(and Sheldon Place)
One of the prettiest streets in Bollington, the lower part of Queen Street (left) was once part of the main road through this end of town, before much of Palmerston Street was built.
Leads to Sheldon Place.
Nearest shops – Palmerston Street.
Council Ward – Central.
In the lower part of the street the stone cottages have survived. In that part there is also a terrace of modern houses (left in top picture) which replaced Ambrose Wood’s metalwork factory. Adjacent to this is Sheldon Place (left), a terrace of three stone cottages at right angles to Queen Street. Named after Stephen Sheldon, b.1777, who is thought to have built them.
To the left at this point is Beeston quarry, one of two large (worked out) quarries in this part of the valley, the other being behind Water Street.
||On the corner between the lower part of Queen Street and the upper part, originally called Defiance Brow (more on ‘brows’), is Defiance Mill which has been restored for domestic use. On the same side all the way up to Palmerston Street there are two terraces of modern cottages (picture below). These replaced the back side of Oak Bank mill which had been built in very ugly concrete in the mid-20th century. Prior to that a Bobbin mill (left, and where the cottages are in the bottom picture) stood next to Defiance Mill (furthest building, left and bottom).|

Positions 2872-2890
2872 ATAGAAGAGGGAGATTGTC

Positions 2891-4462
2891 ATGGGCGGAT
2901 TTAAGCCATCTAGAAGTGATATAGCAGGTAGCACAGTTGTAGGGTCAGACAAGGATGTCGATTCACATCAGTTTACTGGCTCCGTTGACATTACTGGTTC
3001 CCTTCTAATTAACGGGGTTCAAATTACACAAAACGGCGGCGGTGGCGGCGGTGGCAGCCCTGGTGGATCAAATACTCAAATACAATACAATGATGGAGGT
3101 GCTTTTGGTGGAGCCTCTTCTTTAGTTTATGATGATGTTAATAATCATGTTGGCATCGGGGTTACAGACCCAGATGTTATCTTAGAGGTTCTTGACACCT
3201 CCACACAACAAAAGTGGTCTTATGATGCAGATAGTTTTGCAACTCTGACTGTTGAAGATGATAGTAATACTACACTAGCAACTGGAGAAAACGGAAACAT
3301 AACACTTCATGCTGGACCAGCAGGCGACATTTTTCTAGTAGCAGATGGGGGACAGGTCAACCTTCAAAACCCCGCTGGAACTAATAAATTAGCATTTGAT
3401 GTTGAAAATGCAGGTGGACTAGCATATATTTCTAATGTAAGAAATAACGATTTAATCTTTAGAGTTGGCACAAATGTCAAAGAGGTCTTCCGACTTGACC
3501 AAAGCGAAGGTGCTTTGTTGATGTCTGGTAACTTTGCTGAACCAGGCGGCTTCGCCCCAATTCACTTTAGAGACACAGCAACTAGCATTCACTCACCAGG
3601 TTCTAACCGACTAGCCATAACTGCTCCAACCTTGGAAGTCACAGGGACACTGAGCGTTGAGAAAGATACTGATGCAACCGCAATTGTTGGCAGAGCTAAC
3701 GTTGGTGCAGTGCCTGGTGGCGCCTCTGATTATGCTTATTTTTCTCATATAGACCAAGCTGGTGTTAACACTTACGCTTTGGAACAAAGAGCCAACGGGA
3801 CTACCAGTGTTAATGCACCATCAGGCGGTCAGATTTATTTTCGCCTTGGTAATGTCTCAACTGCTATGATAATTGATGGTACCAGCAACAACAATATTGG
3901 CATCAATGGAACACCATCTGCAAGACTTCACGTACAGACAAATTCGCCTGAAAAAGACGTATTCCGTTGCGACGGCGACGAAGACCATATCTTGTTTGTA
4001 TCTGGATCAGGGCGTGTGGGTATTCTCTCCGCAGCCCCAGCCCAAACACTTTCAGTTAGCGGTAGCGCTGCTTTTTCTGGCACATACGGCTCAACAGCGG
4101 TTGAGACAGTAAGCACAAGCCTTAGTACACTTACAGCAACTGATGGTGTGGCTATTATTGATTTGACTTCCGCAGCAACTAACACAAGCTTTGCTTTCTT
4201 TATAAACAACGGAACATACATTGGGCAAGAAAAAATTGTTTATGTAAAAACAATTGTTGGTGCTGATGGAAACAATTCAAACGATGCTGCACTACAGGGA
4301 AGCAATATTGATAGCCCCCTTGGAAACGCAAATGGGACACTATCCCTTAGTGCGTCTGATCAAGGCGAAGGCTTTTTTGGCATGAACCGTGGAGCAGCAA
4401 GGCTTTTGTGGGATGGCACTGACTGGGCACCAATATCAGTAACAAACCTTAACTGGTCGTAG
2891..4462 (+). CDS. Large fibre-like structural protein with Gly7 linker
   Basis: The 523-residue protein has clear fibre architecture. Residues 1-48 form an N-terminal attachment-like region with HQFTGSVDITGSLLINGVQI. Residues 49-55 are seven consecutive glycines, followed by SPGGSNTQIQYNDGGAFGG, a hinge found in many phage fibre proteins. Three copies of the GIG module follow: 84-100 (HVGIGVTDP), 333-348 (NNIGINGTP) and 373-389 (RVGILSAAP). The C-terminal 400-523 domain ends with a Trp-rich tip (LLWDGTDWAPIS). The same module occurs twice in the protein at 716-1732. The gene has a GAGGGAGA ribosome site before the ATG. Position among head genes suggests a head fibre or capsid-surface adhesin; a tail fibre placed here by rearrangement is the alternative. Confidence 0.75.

||Delivering logs to the Bobbin mill on Defiance Brow with a steam engine, c.1930 (left). One of the men was Mr William Pimlott who lived at 67 Palmerston Street and who died in 1940. His wife was Edith, she died in 1959. Their daughter was Enid who lived till 1998. Her son is John Bassett who kindly provided this and other pictures.|
||Queen Street was refurbished in the 1990s and setts were used to surface the street – just part of the traditional finish. Except that Defiance Brow never did have setts; the historic picture (above) proves the point. This is an example of modern heritage and conservation of the never was.|
Where did Queen Street go from the corner if Defiance Brow was not the main route? Anthony Holland thinks that it may have gone through where Oak Bank mill was later sited. In those days the road to Pott Shrigley was along Ingersley Road. The country part of Shrigley Road, known as Pott levels, was not built until about 1830. There must have been a river crossing (probably a ford) somewhere between Queen Street and Ingersley Road. The bridge at the bottom of Shrigley Road today was possibly built in the 1790s because there is a house just up the hill called Newbridge House, which was built in 1794.
At some point Oak Bank mill would have been located on both sides of the road, the river having been put in a culvert tunnel, but some time later the road would have become a nuisance to the mill and ultimately closed to public passage and integrated with the mill and then built over. Every edition of the OS map from 1896 to 1948 clearly shows a road through the site.
This street is in the Bollington Conservation Area. Numbers 2-14, 26-40, 25 and 27 are subject to Article 4 Direction.
The link is to the Images of England web site provided by Historic England.
16, 18, 20 & 22 Queen Street; II, Terrace of four cottages, 18thC.